While running a growing business as his day job, Ed Kushins began HomeExchange.com in the early ‘90s as a way to combine his love for travel and his enthusiasm for the home exchange concept. Now retired from his main business, Ed has made HomeExchange.com into the wildly successful business that has been featured the hit movie “The Holiday”.
“This is going to be a way I can do something I really like.”
In the first of a three-part interview, Ed discusses his career path leading up to Home Exchange and his first home-trading experience.
See how Ed addressed:
Read the full interview:
Avocationist: Ed, could you tell me what you do for a living right now?
“The sale has allowed me the ability to work full time on the thing that I really, really love to do, which is HomeExchange.com”
Ed:Well, I am in transition right now because I had a company that was basically my day job that we sold three years ago. The sale has allowed me the ability to work full time on the thing that I really, really love to do, which is HomeExchange.com; a company I started in 1992.
So what do I do for a living? I really don’t actually have to do it anymore for a living, because I don’t need the money, but I totally love what I am doing, and that is managing and growing HomeExchange.com.
Avocationist: Why don’t you tell us a little bit about HomeExchange.com?
“Comfortable vacations using the concept of ‘you stay in my house while I stay in yours.’”
Ed:HomeExchange.com is a website that essentially provides people the ability to take incredibly inexpensive and interesting and comfortable vacations using the concept of “you stay in my house while I stay in yours.” We are the largest home exchange agency on the web. We have right now over 24,000 listings in over 100 countries and we are pretty much recognized as the leader in the industry.
Avocationist: So you started that company in 1992?
Ed: I started the company in 1992 and at that time we called it “Trading Homes International.” It was pre-internet, printed directories; it was a laborious chore to contact people to post your listing and to get the directory, but it was the only thing available at the time and the Internet wasn’t even really on the horizon at the time. I started that company in 1992 because it was a concept that I really believed in.
“My objective in starting the company while I was actually working full-time at my other business was to give me a transition into doing something that I really, really loved to do.”
My objective in starting the company while I was actually working full-time at my other business was to give me a transition into doing something that I really, really loved to do. I saw Home Exchange as a way to travel, to travel inexpensively, and while I was traveling, to spread the word about the concept of Home Exchange and at the same time make a little money. So to me, it was going to be the perfect transition into retirement.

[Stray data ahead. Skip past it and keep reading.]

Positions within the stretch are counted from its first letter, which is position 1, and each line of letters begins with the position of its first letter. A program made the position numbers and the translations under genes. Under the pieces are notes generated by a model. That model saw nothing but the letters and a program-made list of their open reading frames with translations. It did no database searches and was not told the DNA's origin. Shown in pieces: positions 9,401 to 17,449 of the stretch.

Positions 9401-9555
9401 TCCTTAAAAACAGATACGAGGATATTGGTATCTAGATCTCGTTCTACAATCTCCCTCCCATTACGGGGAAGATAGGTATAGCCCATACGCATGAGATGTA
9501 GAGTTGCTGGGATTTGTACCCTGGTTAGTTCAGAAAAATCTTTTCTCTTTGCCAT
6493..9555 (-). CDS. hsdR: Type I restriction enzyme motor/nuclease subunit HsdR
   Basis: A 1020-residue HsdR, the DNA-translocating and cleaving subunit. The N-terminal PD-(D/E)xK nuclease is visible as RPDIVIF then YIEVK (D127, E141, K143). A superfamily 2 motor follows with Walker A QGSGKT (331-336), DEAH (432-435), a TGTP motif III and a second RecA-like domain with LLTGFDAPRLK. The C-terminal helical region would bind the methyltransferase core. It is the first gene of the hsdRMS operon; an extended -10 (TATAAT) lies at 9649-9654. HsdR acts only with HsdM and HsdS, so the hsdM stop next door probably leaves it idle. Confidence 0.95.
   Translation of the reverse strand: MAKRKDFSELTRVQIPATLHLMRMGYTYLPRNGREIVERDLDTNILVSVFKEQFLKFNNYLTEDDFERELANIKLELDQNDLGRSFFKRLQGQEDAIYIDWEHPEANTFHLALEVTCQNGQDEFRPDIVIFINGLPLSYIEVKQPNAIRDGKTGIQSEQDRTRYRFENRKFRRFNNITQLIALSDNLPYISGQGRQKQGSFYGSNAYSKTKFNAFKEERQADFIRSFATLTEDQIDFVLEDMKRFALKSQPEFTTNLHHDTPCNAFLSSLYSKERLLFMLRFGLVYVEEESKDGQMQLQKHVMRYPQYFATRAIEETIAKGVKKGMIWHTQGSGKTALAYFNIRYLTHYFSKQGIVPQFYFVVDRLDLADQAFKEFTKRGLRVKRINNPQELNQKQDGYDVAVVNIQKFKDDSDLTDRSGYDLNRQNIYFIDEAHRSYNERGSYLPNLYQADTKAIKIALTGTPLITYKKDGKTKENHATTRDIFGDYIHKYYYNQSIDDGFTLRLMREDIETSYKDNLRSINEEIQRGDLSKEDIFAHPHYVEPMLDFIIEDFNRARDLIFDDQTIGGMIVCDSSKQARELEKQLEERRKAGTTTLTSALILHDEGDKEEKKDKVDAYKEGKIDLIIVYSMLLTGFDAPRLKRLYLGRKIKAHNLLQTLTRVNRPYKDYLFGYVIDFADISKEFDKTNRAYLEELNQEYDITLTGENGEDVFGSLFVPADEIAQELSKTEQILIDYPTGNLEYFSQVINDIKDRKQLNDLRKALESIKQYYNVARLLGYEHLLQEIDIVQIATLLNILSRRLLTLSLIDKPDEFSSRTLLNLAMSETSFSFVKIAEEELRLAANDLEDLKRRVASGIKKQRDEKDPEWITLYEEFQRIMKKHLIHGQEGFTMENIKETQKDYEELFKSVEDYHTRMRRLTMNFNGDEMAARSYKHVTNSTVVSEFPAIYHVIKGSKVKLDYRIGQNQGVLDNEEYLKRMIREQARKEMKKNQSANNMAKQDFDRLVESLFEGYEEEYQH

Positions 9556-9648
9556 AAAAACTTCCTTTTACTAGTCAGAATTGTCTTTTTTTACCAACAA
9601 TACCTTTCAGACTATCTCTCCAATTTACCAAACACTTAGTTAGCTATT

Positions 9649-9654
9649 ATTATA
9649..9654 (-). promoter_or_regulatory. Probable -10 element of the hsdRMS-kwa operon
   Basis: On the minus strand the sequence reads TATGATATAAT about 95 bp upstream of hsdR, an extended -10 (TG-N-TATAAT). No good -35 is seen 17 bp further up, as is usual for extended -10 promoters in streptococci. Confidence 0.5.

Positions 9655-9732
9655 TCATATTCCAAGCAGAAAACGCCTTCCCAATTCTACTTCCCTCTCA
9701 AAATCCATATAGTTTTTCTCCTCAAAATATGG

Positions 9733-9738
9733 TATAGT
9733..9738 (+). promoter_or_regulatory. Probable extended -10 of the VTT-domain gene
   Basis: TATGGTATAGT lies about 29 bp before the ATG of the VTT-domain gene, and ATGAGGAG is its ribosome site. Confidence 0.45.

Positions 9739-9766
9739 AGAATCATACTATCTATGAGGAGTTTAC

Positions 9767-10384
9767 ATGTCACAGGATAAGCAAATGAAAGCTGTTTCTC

Avocationist: Can you walk us through your career and how you got started and how you got to where you are now?
“As a marketing manager, I had five years of extensive marketing and travel; two things that I really loved to do.”
Ed: I graduated from UCLA in 1968, which was the absolute height of the Vietnam War. I chose to go into ROTC so that as soon as I graduated from UCLA, I had a three-year commitment for the Navy, which I absolutely loved every single second of. I went to Navy supply school as an officer and after six months, I went to submarine school and then spent two years on a submarine. That was my Navy career. I always liked to travel before that and even though I was in the service during the Vietnam War, it really wasn’t that kind of war experience. I had a great experience. I was based in Hawaii and we did a number of very interesting operational patrols, but we also got to make stops in Japan and Hong Kong and Guam, so we had some very, very interesting traveling and it just whetted my appetite for travel.
So when I got out of the Navy, I got into grad school at USC and after graduating from there, I got a job with an airline. It was Flying Tigers Airline, which at that time was the largest cargo-only airline in the world. As a marketing manager, I had five years of extensive marketing and travel; two things that I really loved to do. Most of my travel was to Asia at the time.
“I didn’t really want to be moving while my wife was pregnant and she wasn’t very excited about living in Japan, so I left the airline and took over my dad’s two-person business.”
Then in 1978, my dad was retiring from a small business that he owned and my wife was pregnant with our first kid, and the company wanted to move me to Japan to take over the terminal in Tokyo. I didn’t really want to be moving while my wife was pregnant and she wasn’t very excited about living in Japan, so I left the airline and took over my dad’s two-person business. It was a metal recycling business in Los Angeles. I didn’t work for him; I basically bought it from him and took it over. I had sort of been brought up in the business so I knew quite a bit about it and my intention was not to keep it a two-man business but to grow it, and over the years I did just that: I grew it from a two-man business to about 50 employees.
Avocationist: Had you always planned to take over your dad’s business?
“I had never planned to take over the business.”
Ed:I had never planned to take over the business. It was a blue collar, low-tech, regional business. It didn’t seem to offer much for a guy who had an MBA and it was not anything I was really interested in doing, especially the way my dad ran it, which was driving the truck and doing a lot of grunt work by hand. I was moving off in a coat-and-tie kind of direction with staff and things like that.
“It was like being a new kid on the block.”
But I saw some opportunities in the marketplace. Because it was such a low-tech industry, to take just some very basic marketing ideas and financial things and offer some new services, it really allowed a lot of growth. It was like being a new kid on the block who had resources that nobody else had, which in my case was really just marketing ideas and I was able to grow the business. Within the region I was able to become quite successful. So I turned that job, which was labor intensive for me, and I did really become a manager. I got off the truck and wasn’t really doing any of the work myself. So I felt very happy that I was able to grow that business.
“My house, with a couple of kids at the beach, had always been like an open-door house.”
The transition and the decision to start Home Exchange, really was a bit of an evolution and it came from going back to the early ‘90s; someplace, somehow I had heard about this home exchange concept. My house, with a couple of kids at the beach, had always been like an open-door house anyway. The kids were coming in and out and their friends were coming in and out and people were always coming down to the house because we lived at the beach, so I always felt comfortable having people in the house. With Home Exchange, everyone’s first question is that they are worried about having a stranger in my house, and with my personality and experience, to me that was a non-issue.